Review Round Up: Top Gun: Maverick

We round up what critics have had to say about the long awaited sequel, which sees Tom Cruise returning for more high flying drama.

The Guardian: *** “There’s plenty of rock’n’roll fighter-pilot action in this movie, but weirdly none of the homoerotic tension that back in the day had guys queueing up at the Navy recruitment booths set up in cinema foyers. Weirder still, it is actually less progressive on gender issues than the original film, which did after all put a woman in charge: astrophysicist Charlotte Blackwood, played by Kelly McGillis, was the trainer (inspired by real-life Pentagon official Christine Fox). Now it’s Maverick in charge and there is just the one female pilot under his instruction: Phoenix, a thin role for Monica Barbaro.”

The Independent: **** “But Top Gun: Maverick really isn’t packed with the kind of craven nostalgia that we’re used to these days. It’s smarter, subtler, and wholly more humanistic.”

Digital Spy: **** “Luckily, it isn’t so much that it bogs down the film, replete with genuine suspense, adrenaline, and fist-pumping victories. And yet, somehow, Top Gun: Maverick feels subtle – the way it plays on its themes of modernisation, father-son relationships and growing old are sifted through gently as the planes roar by.”

Empire: ***** “Avoiding the danger zone of mere retread, Kosinski and co deliver all the Top Gun feels and then some: slick visuals, crew camaraderie, thrilling aerial action, a surprising emotional wallop and, in Tom Cruise, a magnetic movie-star performance as comforting as an old leather jacket. Punching the air is mandatory.”

Variety: ” These days, videogame-styled blockbusters rely so heavily on CGI that it’s thrilling to see the impact of gravity on actual human beings, pancaked to their chairs by multiple G-forces. Sophisticated movie magic makes their performances seamless with the exterior airborne shots, while the commitment to filming practically everything practically feels like the cutting-edge equivalent of Howard Hughes’ history-making “Hell’s Angels.” The result is the most immersive flight simulator audiences will have ever experienced, right down to the great Dolby roar of engines vibrating through their seats (while the score teases cues for Lady Gaga’s end-credits anthem “Hold My Hand”).”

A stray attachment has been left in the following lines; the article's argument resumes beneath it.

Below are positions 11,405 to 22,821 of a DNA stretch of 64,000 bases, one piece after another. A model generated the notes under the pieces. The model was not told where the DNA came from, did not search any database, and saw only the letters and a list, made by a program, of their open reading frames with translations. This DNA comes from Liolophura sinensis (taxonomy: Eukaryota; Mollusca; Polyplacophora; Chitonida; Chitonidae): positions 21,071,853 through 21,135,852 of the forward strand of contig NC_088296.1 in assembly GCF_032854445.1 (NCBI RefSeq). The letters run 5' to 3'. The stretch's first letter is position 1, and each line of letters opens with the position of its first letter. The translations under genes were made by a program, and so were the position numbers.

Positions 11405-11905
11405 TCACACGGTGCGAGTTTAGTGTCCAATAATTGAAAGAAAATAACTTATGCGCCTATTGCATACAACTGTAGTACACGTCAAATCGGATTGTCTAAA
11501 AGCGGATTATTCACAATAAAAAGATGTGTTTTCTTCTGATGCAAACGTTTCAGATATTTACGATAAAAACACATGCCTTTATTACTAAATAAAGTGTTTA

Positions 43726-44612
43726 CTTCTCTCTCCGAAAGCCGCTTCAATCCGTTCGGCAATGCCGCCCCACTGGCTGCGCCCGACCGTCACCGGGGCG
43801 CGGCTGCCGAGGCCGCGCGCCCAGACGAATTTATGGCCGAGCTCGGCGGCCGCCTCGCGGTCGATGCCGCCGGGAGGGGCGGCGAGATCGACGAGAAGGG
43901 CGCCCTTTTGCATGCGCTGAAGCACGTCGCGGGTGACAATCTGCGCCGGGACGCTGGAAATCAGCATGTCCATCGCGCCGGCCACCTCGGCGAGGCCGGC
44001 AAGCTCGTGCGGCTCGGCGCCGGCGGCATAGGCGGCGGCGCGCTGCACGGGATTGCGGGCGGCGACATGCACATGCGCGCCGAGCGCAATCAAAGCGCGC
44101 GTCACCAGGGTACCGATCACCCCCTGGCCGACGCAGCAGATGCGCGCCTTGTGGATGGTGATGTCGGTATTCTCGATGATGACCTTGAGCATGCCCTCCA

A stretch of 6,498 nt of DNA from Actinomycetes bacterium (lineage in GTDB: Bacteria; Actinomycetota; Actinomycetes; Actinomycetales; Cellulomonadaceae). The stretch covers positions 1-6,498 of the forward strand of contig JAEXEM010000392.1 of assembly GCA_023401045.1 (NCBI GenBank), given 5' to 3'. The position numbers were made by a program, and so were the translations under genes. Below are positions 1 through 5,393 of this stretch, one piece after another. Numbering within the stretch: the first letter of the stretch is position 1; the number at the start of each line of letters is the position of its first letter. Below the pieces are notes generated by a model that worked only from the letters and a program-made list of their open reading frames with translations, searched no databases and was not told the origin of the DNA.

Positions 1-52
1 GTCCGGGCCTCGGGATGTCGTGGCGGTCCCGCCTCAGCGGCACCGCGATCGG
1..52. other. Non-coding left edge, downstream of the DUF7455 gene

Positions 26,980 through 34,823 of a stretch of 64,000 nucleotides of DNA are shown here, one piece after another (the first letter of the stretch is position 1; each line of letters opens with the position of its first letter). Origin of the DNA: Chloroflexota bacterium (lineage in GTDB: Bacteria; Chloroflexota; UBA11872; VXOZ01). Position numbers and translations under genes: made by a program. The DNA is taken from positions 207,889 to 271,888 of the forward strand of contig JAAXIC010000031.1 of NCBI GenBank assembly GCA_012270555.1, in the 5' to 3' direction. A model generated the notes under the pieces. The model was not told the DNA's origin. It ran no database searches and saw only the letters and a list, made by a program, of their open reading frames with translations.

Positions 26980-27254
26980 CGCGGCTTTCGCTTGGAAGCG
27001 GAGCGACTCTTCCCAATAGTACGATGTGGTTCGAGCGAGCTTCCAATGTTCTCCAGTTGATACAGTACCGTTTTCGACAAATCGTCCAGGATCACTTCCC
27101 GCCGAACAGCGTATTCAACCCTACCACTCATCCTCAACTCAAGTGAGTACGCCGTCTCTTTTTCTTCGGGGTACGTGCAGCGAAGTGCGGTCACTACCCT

Evening Standard: **** “The plot is as cheesy as a fondue fountain, which is just what you’d expect from a nostalgia fest co-written by Ehren Kruger, the man who worked on three Transformers movies. But it’s also soapily compelling, and every now and again, springy lines, almost certainly the work of Christopher McQuarrie, who wrote The Usual Suspects and has long been part of the spry Mission Impossible team, ensure we laugh with TG2, as well as at it. In other words, the film is meant to be funny haha and funny ridiculous, which is probably why naughty Lady Gaga signed up to do the (outrageously effective) theme song.”

iNews: **** “The technology may be new but this is a very old-fashioned affair, similar in its celebration of courage and camaraderie to old Howard Hawks movies like Only Angels Have Wings. Cruise is soulful one moment and performing death-defying aerial stunts the next. He is allowed to be both the gnarled old-timer and the Peter Pan-like action hero – and he excels in both guises.”

Radio Times: **** “Crucially, the nostalgia here is different in that it actually serves the story and its themes. Maverick is still stewing on the events of the original, still feeling guilt for Goose’s death, and these feelings are made all the more potent by the fact he’s back in familiar surroundings and coming face to face with his late wingman’s son. These flashes of nostalgia work, then, precisely because they’re echoing the character’s own emotional state.”

The Telegraph: ***** “Thrilling, moving and gloriously Cruisey, Joseph Kosinski’s sequel to the 1986 hit is unquestionably the best studio action film in years.”

The Sun: ***** “Apart from a few scene-stealing moments from the excellent Jon Hamm, there’s barely a moment you look away from Cruise. His performance is a hypnotic mix of classic action hero with a more mature man who has been jaded by life.”

The Times: **** ““Trust your instincts. Don’t think. Just do.” That’s the new mantra of the fighter pilot Pete “Maverick” Mitchell (Tom Cruise) in this belated and glorious sequel to the 1986 blockbuster that made Cruise a megastar and defined an era of Hollywood film-making.”

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